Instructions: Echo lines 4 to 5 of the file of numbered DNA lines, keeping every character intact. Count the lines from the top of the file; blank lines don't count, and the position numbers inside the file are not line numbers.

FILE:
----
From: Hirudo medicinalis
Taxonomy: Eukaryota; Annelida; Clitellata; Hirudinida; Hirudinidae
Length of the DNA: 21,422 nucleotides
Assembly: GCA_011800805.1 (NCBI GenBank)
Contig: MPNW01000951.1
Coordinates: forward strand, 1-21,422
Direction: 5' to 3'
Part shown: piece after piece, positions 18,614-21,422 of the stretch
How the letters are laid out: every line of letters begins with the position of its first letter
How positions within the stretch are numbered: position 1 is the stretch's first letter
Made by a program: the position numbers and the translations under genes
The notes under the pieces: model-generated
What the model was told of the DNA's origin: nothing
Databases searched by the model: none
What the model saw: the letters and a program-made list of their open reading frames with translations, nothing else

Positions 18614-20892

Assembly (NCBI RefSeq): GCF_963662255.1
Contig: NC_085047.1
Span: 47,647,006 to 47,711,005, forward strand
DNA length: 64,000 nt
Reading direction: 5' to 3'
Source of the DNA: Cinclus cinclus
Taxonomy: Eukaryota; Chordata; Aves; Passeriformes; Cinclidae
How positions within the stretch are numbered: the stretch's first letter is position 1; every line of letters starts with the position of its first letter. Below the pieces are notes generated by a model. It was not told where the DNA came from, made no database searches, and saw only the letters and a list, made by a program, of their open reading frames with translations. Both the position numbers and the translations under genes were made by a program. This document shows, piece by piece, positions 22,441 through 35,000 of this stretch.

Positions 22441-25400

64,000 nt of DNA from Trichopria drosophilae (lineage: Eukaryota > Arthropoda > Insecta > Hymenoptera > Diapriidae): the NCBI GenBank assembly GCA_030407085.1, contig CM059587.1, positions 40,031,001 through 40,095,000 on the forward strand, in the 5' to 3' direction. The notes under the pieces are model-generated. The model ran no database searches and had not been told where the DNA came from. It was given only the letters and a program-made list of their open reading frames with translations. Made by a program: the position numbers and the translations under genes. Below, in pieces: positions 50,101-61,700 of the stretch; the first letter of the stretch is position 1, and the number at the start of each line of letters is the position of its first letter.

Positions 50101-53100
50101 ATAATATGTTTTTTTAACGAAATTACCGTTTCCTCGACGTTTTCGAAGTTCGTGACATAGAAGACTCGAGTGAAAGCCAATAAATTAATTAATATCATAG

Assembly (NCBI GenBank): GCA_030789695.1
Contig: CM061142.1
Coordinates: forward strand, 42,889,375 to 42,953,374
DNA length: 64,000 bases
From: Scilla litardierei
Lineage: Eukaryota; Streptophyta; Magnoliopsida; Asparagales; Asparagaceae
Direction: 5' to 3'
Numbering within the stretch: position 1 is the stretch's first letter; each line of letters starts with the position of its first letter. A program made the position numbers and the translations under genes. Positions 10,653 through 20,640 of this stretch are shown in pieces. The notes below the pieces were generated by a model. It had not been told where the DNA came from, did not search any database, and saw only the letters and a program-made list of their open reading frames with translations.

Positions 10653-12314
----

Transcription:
Assembly: GCA_011800805.1 (NCBI GenBank)
Contig: MPNW01000951.1